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Catering to the masses has massive advantages

Investor tipsters at TheMotleyFool.com have called restaurant catering a “possible billion-dollar segment,” and they are bullish on chains such as Panera and Chipotle building preparation and delivery hubs specifically for large-scale ordering. Catering, especially for corporate settings, is a way for big chains to grow within existing footprints and for smaller restaurants to build their brands and grow at a good pace.

“When I started studying catering, I thought I’d be looking at big orders feeding hundreds; in reality, it’s more about the orders feeding a dozen or 20 on a regular basis,” says Melissa Wilson, a researcher who specializes in catering at Chicago-based research firm Technomic. Smaller orders are less disruptive to regular restaurant operations and open more doors for operators of all size.

Seamless Corporate Accounts, the office ordering arm of GrubHub, has been connecting restaurants and caterers with business customers for 15 years. “In that time, we’ve found that our network is eager to serve corporate customers because these businesses place large orders, order frequently and are highly loyal to their preferred providers,” reports Marybeth Sheppard, director of marketing for Seamless Corporate Accounts. “It’s all about larger tickets from fewer customers.”

According to Seamless, casual, catered holiday parties are on the increase as companies continue to keep budgets in check. Their 2014 holiday surveys, conducted among 1,200 full-time professionals, showed that 37 percent had attended holiday parties at the office, up from 29 percent from in 2012. Nearly a quarter of respondents indicate their employers host happy hours or social events throughout the year.

And how are restaurants catering to corporate tastes? Catering cuisine is more about the occasions than the size of the orders, notes Wilson. “Set up needs to be easy. Operators need to know whether the event calls for a boxed lunch for a quick break, or whether a longer, more social meal is in order.”

Stepping away from the sandwich tray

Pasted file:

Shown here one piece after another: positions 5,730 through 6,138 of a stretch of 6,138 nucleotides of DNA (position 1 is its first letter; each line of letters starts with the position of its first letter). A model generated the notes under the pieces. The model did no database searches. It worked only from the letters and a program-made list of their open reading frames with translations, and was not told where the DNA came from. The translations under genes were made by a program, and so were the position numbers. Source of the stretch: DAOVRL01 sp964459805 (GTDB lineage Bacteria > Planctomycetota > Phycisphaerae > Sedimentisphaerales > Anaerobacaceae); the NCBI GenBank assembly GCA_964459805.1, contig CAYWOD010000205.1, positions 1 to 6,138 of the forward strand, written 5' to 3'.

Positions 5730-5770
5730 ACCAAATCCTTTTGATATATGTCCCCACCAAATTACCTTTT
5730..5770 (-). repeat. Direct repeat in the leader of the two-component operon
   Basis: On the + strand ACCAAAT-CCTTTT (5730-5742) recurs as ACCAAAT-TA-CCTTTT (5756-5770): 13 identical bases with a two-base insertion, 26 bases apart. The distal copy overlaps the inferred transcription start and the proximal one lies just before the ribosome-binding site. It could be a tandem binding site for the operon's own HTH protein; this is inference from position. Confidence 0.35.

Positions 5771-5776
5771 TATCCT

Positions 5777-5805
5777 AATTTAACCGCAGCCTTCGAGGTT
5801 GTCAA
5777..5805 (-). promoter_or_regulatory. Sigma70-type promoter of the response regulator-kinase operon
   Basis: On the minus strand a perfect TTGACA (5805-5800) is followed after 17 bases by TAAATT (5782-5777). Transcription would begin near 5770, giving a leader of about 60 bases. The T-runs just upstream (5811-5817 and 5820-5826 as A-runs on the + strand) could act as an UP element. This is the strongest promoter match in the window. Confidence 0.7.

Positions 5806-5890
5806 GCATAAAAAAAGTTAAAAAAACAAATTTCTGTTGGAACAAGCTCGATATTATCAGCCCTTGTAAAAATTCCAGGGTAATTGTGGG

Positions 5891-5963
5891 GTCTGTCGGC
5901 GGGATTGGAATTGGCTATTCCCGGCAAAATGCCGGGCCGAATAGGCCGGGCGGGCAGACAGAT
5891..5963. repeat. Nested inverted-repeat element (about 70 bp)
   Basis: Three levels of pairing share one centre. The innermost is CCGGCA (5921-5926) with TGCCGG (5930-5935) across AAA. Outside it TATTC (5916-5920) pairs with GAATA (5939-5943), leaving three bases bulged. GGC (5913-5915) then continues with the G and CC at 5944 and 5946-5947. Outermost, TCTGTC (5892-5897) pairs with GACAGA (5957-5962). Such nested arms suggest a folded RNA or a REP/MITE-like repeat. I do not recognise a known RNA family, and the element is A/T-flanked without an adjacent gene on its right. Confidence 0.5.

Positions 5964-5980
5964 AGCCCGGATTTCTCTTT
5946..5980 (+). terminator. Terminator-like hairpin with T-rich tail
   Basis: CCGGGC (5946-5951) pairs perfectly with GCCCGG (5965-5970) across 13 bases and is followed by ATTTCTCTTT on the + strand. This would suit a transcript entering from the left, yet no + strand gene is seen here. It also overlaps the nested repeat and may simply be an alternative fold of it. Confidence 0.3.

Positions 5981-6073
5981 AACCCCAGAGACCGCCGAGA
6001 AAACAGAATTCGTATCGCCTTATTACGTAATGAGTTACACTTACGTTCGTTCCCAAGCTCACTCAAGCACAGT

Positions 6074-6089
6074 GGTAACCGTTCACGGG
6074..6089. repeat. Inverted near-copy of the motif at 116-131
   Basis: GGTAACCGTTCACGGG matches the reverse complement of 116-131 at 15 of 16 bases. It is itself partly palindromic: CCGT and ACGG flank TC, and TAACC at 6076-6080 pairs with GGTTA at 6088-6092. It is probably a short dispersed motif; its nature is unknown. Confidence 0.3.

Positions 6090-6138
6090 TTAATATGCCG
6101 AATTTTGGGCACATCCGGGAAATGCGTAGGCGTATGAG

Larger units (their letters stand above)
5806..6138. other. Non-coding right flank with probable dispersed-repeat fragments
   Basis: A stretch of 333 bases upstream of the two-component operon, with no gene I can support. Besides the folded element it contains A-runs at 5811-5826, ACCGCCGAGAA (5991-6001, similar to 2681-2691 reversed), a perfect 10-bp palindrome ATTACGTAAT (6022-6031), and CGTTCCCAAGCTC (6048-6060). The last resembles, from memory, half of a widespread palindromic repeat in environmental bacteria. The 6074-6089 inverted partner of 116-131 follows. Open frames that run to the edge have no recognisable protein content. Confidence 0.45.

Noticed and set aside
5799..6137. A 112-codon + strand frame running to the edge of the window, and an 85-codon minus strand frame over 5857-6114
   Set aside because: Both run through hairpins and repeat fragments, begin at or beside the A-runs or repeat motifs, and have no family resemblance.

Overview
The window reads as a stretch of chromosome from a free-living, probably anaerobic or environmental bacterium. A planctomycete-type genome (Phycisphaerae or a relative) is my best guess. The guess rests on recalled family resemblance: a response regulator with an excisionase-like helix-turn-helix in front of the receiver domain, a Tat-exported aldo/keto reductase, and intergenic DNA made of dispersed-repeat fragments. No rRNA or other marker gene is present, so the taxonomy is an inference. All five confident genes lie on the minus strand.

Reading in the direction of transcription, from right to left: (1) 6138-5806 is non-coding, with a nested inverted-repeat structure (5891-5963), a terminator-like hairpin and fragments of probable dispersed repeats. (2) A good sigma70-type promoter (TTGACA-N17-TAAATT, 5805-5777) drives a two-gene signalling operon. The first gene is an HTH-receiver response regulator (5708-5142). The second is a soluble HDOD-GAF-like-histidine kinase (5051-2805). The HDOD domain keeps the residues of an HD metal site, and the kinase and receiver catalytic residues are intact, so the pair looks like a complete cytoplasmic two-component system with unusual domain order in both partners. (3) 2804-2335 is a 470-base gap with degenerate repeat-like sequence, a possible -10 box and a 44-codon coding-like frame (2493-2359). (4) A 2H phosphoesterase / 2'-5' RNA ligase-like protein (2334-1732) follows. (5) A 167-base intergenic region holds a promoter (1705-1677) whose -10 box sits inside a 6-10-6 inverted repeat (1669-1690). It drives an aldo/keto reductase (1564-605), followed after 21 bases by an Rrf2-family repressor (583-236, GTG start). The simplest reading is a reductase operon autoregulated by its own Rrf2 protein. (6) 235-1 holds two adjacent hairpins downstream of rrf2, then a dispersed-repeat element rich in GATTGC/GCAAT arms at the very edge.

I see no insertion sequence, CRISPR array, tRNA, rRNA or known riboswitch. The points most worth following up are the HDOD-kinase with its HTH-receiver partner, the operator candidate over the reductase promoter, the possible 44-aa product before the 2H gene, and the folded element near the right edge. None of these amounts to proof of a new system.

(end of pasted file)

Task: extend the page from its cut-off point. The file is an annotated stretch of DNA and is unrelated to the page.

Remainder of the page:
Chipotle’s full buffet approach, with warming trays and DIY assembly lines, is an example of how companies can add interactive and social element to corporate lunches and allow people to create a meal according to their own tastes.

“You need to consider how to accommodate a wide range of dietary preferences and tastes. You also need to ensure the food will be appropriate for and easy to eat in the setting,” Sheppard notes. “There have also been a lot more ‘make-your-own’ catering displays, which enable people to customize their meal to their taste and offer a bit of fun for guests.”

Both Wilson and Sheppard see catering menus following the culinary trends of the time. Sheppard notes that seasonal menus add a special touch to holiday events; interesting side dishes with non-traditional grains as well as unique desserts such as easy-to-eat cake pops and cream-cheese-filled bagel poppers add a new sheen to old favorites for the corporate crowd.

With snacking becoming an official daypart, Wilson encourages operators to incorporate specific break treats into catering plans. Jason’s Deli does a big business in catering, often offering all-day services complete with afternoon breaks featuring Spicy Cajun Mix or Walnut Cranberry Trail Mix. Make-your-own yogurt parfaits, nut-filled cookies or custom granola bars could also help people power through an afternoon meeting.

Recent Seamless ordering patterns in the Sweets and Treats category reveal that indulgence is always a good way to break up a long day of meetings. Pies, cheesecake, cookies and cupcakes are ordering favorites. Packaging and portability make creamy treats more catering-friendly; gelato, ice cream and specialty mousse can be served in small, portable ice-cream cups. For example, Lyfe Kitchen serves individual sweet budinos with catering orders.

Taking it home

In at-home catering trends, Wilson has seen the small plate approach showing up in slider parties, meatball skewers and bite-sized desserts, especially for at-home catering.

“There’s no longer a stigma about outsourcing your party planning. No one is hiding the packaging any more; in fact, there’s some cache in showing off brand names,” says Wilson. “If people have a favorite place for cupcakes or donuts, they add them to a party menu or even arrange for a favorite food truck to swing by for a party.”

By all accounts, catering is a win-win. Going off premise helps businesses grow in sales and in brand recognition, while customers get more of their favorite treats, both at home and at work.

This post is sponsored by Sweet Street Desserts

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